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So the problem is that I've installed (g)Vim and the arrow keys are moving around rather than going through command history.

It's a little complicated by the fact that there was an old version of vim installed by a different user (I've just inherited someone else's dev machine at a new job). I'm running on windows and have just deleted the vimrc under program files.

What setting has changed this behaviour and how do I change it back to normal mode?

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Without a .vimrc vim will run in cp-mode (compatibility-mode). Just create a .vimrc in your home-dir and the problem should be fixed. The .vimrc can be empty, though it is advisable to put set nocp in there.

The full story can be found in :help 'cp

  • I disagree that it's advisable to put set nocompatible in your otherwise empty .vimrc. What's your reasoning for suggesting it? – Rich Sep 26 '17 at 9:10
  • I suggested it to avoid surprises. Simple example : vim -u ~/.vimrc will not automatically set nocp. – Naumann Sep 26 '17 at 11:58
  • How many times have you loaded your vimrc via that command line option? How many people do you think would load their vimrc in that way and also be unaware that doing so would not cause compatible to be automatically unset? Are you aware of the additional surprises that adding that line in can cause if the vimrc is sourced from an existing session? If so, don't you think those surprises are worth mentioning/guarding against? – Rich Sep 26 '17 at 12:02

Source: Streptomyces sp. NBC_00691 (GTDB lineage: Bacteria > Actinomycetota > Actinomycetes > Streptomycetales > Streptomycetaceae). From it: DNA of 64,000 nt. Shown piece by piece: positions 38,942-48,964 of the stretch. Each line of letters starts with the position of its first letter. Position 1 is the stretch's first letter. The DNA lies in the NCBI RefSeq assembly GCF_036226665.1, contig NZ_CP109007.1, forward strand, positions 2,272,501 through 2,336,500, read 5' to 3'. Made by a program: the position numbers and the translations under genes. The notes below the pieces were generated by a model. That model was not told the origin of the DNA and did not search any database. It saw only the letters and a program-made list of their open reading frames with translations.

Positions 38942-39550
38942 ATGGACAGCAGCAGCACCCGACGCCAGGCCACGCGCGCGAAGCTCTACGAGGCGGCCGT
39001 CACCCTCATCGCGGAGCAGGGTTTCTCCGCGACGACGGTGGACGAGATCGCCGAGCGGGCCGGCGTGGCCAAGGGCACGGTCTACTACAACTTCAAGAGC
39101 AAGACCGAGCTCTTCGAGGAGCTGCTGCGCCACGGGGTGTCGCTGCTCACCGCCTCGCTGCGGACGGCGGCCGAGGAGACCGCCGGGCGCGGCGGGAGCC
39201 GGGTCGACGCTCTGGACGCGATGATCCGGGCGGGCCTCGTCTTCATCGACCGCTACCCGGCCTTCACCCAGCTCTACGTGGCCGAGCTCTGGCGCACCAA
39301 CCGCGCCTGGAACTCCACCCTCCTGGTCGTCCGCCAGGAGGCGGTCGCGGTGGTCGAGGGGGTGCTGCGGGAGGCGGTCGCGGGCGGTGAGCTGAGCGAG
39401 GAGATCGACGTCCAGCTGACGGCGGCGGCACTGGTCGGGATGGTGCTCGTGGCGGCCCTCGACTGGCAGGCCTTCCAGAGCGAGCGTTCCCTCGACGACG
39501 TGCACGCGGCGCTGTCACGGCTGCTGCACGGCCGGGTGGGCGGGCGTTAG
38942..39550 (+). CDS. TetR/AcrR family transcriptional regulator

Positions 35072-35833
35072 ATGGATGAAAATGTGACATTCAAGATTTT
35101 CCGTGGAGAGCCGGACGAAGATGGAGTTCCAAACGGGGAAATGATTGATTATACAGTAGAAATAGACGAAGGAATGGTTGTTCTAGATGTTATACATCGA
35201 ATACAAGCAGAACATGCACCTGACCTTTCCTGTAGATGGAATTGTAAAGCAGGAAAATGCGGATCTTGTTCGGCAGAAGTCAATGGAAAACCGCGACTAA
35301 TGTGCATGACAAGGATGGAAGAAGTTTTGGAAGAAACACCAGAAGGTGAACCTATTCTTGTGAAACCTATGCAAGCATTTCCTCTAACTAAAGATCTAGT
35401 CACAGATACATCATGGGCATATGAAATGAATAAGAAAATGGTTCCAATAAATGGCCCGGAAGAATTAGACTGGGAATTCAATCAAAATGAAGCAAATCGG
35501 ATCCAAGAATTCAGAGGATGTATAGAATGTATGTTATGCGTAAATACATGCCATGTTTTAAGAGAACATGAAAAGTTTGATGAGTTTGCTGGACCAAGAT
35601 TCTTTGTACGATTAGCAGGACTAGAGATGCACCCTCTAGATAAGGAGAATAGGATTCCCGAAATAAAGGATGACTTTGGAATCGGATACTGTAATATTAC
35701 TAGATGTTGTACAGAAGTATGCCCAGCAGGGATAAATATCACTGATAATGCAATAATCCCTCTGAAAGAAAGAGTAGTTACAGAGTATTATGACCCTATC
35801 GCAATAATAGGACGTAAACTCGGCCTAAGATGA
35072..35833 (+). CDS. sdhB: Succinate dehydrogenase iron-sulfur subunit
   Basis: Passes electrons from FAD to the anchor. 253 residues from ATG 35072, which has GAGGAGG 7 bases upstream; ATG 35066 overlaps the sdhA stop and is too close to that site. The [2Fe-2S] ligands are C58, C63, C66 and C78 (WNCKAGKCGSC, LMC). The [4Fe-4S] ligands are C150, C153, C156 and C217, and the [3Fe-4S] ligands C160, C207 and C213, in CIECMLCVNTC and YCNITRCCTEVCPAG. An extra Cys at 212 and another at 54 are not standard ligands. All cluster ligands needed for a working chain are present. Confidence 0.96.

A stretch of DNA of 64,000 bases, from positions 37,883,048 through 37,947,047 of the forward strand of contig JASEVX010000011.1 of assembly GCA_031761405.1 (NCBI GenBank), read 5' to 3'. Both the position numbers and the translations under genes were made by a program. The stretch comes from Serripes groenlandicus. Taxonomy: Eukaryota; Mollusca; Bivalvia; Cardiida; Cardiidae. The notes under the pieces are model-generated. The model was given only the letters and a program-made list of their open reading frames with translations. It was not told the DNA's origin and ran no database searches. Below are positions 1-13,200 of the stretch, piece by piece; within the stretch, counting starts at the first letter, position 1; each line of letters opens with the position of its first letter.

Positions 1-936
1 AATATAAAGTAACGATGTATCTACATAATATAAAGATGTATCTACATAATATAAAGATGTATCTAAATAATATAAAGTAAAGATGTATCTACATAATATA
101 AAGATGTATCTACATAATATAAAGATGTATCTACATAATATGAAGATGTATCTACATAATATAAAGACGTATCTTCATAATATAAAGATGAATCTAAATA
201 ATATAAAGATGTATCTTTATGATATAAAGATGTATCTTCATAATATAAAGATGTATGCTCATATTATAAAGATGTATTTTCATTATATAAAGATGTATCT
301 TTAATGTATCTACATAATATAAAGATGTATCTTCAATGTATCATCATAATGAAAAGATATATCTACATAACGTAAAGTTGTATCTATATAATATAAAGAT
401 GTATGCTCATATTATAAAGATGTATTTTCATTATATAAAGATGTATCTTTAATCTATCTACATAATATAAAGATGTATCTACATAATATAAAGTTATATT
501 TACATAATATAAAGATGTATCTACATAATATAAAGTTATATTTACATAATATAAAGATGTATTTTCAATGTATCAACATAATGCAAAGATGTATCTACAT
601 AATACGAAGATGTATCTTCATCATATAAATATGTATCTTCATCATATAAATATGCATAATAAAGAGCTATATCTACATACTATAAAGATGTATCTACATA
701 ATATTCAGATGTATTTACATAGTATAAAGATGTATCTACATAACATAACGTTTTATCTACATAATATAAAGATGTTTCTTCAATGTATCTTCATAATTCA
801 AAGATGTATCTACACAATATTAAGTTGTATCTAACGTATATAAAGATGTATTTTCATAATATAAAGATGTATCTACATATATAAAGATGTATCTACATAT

• Probably true. But sourcing the vimrc from an existing session is full of surprises anyway. My real answer should hence have been read :help cp – Naumann Sep 26 '17 at 19:18
  • actually, current Vims read defaults.vim which sets 'nocompatible' when no vimrc was read. – Christian Brabandt Sep 27 '17 at 8:39

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